I agree with you that discussions are needed, and I think blogs are good ways to communicate with teachers, but please respect that these kinds of discussions are really not the purpose of my blog! I am writing this blog primarily to inform fellow researchers on what is happening within our research community. Publishing abstracts is just what many of my fellow researchers want to read, so that they can decide for themselves whether or not any of these articles are worth reading. If you want something else, I am sorry to say that you will probably not find this on my blog. This blog is about mathematics education research, not about mathematics education. Teachers are not the intended audience, I am. I started writing this blog as a tool that I could benefit from myself, and that is still going to be the main purpose. I am not trying to attract the masses, and I am not trying to assist teachers in this blog. I'm trying to assist myself more or less. If other people find it helpful, then I'm happy. If not, that is too bad :-)


Anonymous said...

"As far as your "carrot problem", I would have to agree with the math reform author - the answer is certainly not 40!"

I would like to disagree with you! What is wrong with my answer?

Anonymous said...

How are you assisting yourself? By publishing abstracts of research that you say you know little about?

But then you do know Dr. Silver? So do I?

I'm interested in research? What assumptions do educational researchers make when they publish evaluations that get used by teachers to make decisions like adopt textbooks? How do you define data dropping?

I'm looking for the latest reference so I can publish my own research and I'm interested in using Dr. Silver. I'm curious just to get another opinion.

I wasn't aware that I was talking about the math war. I thought we over that. I wanted to discuss research and NMAP's recommendations.


Anonymous said...

Speaking of Mathematics in Society. After reading the NFR application for the Learning Communities Math proposal (2003), I noticed your team referenced Vygotsky's "Mind in Society".

Just curious if you see any parallels between your collaborative approach in the mathematics classroom and the world-renowned school system that Vygotsky helped create after the October Revolution.

Reidar said...

First, I have to make a confession: Reading the comments to this post has actually made me quite mad. I am not sure if it showed in my own replies, but I was mad, and I am sorry for that! All I could see in the comments was some person(s) making (anonymous) complaints about how I have decided to work on my blog, and telling me how it would have been better to do it. I know there was more to it than that, but that's what caught my attention. Of course, I am aware that the comments were probably not intended like that, and I would like to apologize!

So, let me try and make some more productive comments this time!

First, the carrot problem. If I were to plant a row of carrots, 4 carrots per foot in a 10 foot row, I would plant them like this:
The large X would occur every time I moved another foot. In total, that would make 11 large X, and 20 small ones, or a total number of 31 carrots. I am aware that there might be other ways of solving the problem, but that would be my solution to it. And I am sorry that I said quick to say "the answer is certainly not 40!" Not a nice way of replying to someone... In a real-world situation, however, that would be my solution to the carrot problem. There is, however, a much larger discussion behind this, and it is related to how we connect mathematics with everyday life (the theme of my own thesis), how students understand mathematical problems inside or outside a school context (e.g. the works of Carraher, Carraher, Schliemann and others with Brasilian street children), how pupils don't take the authenticity of these "authentic" word problems into consideration in a school context (see the work of Torulf Palm and others), etc. Then again, there might be other ways of interpreting the problem, and I am sorry I was so harsh earlier! I would like to hear about other interpretations to it!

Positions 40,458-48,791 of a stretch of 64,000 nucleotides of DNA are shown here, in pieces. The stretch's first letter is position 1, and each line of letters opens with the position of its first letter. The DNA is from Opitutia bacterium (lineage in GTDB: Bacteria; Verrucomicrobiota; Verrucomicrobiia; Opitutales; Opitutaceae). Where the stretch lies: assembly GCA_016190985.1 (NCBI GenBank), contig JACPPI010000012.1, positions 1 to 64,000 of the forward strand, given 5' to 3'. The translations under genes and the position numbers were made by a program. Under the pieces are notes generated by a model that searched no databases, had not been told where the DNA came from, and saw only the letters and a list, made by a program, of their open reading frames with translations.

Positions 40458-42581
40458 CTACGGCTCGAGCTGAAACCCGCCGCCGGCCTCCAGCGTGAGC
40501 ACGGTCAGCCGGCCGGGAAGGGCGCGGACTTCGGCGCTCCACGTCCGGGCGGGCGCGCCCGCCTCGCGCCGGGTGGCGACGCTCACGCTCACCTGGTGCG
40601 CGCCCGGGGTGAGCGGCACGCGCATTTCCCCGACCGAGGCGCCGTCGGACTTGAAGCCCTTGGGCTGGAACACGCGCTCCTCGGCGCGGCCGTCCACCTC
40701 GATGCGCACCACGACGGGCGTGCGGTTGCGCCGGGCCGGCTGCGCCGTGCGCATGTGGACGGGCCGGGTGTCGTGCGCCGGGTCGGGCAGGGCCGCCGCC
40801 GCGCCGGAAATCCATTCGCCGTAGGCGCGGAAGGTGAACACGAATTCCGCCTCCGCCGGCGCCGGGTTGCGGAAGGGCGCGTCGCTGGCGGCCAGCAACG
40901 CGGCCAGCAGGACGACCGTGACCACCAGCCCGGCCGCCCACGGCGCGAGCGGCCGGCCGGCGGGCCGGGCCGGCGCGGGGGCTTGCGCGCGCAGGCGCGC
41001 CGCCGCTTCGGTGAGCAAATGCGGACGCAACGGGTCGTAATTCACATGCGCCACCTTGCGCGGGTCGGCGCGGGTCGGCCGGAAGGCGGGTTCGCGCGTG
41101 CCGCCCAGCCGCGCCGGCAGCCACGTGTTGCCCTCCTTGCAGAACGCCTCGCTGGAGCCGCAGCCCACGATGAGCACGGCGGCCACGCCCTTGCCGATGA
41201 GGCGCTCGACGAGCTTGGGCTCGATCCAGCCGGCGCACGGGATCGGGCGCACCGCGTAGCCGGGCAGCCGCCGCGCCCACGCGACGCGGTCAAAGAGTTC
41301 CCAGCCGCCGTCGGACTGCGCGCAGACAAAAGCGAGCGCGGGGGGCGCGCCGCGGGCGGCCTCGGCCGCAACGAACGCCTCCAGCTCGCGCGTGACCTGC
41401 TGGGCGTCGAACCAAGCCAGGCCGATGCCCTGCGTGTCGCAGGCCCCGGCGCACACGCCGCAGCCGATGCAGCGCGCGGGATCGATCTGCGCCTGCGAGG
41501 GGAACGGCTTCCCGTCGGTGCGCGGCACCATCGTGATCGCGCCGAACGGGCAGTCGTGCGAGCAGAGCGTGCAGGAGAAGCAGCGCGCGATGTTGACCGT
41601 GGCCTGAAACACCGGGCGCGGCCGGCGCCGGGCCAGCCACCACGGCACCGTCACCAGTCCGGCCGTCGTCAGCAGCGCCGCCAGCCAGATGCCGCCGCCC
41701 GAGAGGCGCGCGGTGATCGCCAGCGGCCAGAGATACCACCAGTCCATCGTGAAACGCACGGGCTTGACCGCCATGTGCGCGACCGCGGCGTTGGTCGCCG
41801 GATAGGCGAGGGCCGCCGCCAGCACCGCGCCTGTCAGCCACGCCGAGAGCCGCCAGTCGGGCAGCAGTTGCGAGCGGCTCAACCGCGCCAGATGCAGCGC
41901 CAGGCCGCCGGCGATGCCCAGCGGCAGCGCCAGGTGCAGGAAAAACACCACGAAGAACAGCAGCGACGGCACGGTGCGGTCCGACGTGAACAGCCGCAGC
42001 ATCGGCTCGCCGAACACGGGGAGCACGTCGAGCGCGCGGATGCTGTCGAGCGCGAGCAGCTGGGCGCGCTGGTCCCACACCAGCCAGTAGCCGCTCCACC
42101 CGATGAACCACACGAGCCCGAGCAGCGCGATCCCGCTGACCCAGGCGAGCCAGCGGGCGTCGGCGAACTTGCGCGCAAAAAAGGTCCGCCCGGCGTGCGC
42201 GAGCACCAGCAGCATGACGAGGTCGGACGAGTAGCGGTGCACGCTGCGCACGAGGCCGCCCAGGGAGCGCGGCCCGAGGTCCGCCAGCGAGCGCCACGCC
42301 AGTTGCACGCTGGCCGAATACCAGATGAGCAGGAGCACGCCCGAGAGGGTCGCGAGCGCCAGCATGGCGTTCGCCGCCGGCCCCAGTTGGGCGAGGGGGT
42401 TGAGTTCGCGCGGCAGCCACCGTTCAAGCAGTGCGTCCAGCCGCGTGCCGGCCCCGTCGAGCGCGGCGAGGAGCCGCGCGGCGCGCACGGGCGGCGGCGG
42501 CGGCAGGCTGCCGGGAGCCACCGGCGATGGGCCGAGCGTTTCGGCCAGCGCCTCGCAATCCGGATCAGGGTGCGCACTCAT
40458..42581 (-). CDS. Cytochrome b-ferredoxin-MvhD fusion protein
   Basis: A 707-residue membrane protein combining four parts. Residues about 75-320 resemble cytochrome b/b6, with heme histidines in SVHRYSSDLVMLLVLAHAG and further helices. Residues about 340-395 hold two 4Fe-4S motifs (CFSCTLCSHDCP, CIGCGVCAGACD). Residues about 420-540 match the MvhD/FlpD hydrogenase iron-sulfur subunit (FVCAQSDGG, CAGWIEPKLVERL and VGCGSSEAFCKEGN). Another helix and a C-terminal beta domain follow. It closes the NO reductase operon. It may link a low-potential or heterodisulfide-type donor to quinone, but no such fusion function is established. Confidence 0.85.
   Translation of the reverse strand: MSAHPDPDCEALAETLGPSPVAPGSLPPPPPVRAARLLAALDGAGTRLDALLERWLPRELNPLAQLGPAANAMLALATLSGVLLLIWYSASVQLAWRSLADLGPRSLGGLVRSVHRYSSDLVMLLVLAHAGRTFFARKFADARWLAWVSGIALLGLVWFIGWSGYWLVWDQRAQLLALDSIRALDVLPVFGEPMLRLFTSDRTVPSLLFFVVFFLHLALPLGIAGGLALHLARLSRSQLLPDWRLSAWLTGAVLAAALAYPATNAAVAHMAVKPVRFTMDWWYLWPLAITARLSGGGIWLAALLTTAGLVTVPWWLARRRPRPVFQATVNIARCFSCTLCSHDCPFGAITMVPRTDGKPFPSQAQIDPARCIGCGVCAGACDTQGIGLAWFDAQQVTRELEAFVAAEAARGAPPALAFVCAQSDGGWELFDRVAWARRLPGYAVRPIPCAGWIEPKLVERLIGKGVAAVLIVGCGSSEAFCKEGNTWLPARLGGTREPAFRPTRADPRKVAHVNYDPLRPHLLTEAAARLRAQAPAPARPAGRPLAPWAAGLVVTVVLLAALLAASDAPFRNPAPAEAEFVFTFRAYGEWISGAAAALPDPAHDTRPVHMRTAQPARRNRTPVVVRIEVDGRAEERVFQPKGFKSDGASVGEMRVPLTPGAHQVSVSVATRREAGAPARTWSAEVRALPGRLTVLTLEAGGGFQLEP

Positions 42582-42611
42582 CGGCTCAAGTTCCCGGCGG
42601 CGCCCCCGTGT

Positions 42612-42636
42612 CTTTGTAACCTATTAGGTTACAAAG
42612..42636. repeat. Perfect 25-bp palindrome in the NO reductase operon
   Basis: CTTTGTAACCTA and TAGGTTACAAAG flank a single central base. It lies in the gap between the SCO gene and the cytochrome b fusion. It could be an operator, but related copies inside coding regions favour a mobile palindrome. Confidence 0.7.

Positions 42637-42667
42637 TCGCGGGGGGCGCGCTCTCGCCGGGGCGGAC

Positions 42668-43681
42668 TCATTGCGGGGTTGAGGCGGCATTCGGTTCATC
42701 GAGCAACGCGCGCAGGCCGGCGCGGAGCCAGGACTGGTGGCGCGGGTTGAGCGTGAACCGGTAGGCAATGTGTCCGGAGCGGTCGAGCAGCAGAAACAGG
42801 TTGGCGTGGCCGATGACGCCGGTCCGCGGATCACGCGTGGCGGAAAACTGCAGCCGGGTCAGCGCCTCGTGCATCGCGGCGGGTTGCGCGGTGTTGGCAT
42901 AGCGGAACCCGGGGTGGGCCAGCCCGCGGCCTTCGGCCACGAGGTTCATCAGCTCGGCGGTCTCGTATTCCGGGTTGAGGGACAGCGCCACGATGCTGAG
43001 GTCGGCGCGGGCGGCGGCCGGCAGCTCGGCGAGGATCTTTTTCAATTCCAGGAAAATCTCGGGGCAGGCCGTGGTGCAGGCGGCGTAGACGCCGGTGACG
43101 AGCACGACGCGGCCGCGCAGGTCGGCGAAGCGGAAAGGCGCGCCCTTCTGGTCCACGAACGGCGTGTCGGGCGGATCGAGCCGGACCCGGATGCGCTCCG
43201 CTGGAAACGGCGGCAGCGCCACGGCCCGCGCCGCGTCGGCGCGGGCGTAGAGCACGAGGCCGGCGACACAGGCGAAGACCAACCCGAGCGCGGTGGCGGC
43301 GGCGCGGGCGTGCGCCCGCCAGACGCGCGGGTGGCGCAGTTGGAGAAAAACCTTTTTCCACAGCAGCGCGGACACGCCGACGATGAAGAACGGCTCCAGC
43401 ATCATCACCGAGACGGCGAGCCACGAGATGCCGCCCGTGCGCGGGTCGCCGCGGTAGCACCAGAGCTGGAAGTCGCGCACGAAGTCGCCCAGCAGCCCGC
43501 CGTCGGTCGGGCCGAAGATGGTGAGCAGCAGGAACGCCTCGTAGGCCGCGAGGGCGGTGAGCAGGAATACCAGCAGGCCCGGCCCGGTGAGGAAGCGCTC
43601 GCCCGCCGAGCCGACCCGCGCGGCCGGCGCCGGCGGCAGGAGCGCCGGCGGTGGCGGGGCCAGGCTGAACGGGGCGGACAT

When it comes to your question about how I assist myself by printing abstracts... My initial aim with this blog was to learn more about my own field of research: mathematics education. This has become a large field, with lots of research journals, lots of conferences, lots of books published, lots of websites, and lots of people involved. More or less impossible for one man to grasp, I guess. I spend quite a lot of time looking for new articles, new journal issues, or new publications of any kind. If I were to read all of them carefully, I wouldn't have the time to do anything else, and writing my own abstracts also takes time. Therefore I have chosen to print the abstracts and references to articles not directly related to the research I am involved with myself, and only spend more time on the articles and books that are directly related to what I do. Still, reading the abstracts of an article gives me an idea about what this is all about, and when I print the abstract along with the link to the article/journal in my blog, it makes it easier for me to get back to it on a later occasion. Interests change, and it might happen that I become interested in areas that are not my top priority at the moment. Writing a few words about these articles in my blog (sometimes very few words, I know!), actually helps me remember. I also normally make a personal copy of most of the articles, so if you send me an e-mail, I could give you a copy of this article.


Reidar said...

Had to split this comment up, as it was too long... Here is the last part:

Do I know Ed Silver? He has a big name in our field, but I have only met him once. He was in the audience when I made my presentation at AERA this year, and I spoke with him the day after. He made some very nice comments about our symposium session. That's what I know about him on a more personal level. If I made an impression that we were personal friends, that was certainly not my intention!

When it comes to the LCM project, I think it was a very interesting project. I was not involved in it myself in any way, but several good colleagues from the University of Agder were. (I am at the University of Stavanger.)

I will have to get back to the other questions later, because my master students are waiting. Busy days of teaching now towards the end of the semester, I am afraid :-)